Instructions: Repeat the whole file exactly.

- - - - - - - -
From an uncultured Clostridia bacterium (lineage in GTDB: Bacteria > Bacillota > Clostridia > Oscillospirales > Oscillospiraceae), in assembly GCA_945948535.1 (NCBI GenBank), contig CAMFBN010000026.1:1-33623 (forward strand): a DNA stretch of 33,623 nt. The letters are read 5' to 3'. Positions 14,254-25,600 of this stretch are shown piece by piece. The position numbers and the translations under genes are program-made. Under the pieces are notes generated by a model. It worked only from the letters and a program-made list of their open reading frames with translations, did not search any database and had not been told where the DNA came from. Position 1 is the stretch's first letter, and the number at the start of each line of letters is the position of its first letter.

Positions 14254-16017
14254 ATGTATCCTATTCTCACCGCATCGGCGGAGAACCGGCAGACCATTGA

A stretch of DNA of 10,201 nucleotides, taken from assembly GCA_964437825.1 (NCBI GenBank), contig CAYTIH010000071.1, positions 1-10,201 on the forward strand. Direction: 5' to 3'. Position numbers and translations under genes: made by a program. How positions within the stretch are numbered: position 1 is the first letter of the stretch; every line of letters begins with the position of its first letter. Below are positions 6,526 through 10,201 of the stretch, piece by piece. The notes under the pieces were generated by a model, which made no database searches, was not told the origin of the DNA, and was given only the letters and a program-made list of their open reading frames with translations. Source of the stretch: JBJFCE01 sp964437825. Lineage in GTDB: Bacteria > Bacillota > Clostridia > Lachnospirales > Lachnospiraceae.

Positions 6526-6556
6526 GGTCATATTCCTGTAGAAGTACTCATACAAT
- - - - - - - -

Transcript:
From an uncultured Clostridia bacterium (lineage in GTDB: Bacteria > Bacillota > Clostridia > Oscillospirales > Oscillospiraceae), in assembly GCA_945948535.1 (NCBI GenBank), contig CAMFBN010000026.1:1-33623 (forward strand): a DNA stretch of 33,623 nt. The letters are read 5' to 3'. Positions 14,254-25,600 of this stretch are shown piece by piece. The position numbers and the translations under genes are program-made. Under the pieces are notes generated by a model. It worked only from the letters and a program-made list of their open reading frames with translations, did not search any database and had not been told where the DNA came from. Position 1 is the stretch's first letter, and the number at the start of each line of letters is the position of its first letter.

Positions 14254-16017
14254 ATGTATCCTATTCTCACCGCATCGGCGGAGAACCGGCAGACCATTGA

A stretch of DNA of 10,201 nucleotides, taken from assembly GCA_964437825.1 (NCBI GenBank), contig CAYTIH010000071.1, positions 1-10,201 on the forward strand. Direction: 5' to 3'. Position numbers and translations under genes: made by a program. How positions within the stretch are numbered: position 1 is the first letter of the stretch; every line of letters begins with the position of its first letter. Below are positions 6,526 through 10,201 of the stretch, piece by piece. The notes under the pieces were generated by a model, which made no database searches, was not told the origin of the DNA, and was given only the letters and a program-made list of their open reading frames with translations. Source of the stretch: JBJFCE01 sp964437825. Lineage in GTDB: Bacteria > Bacillota > Clostridia > Lachnospirales > Lachnospiraceae.

Positions 6526-6556
6526 GGTCATATTCCTGTAGAAGTACTCATACAAT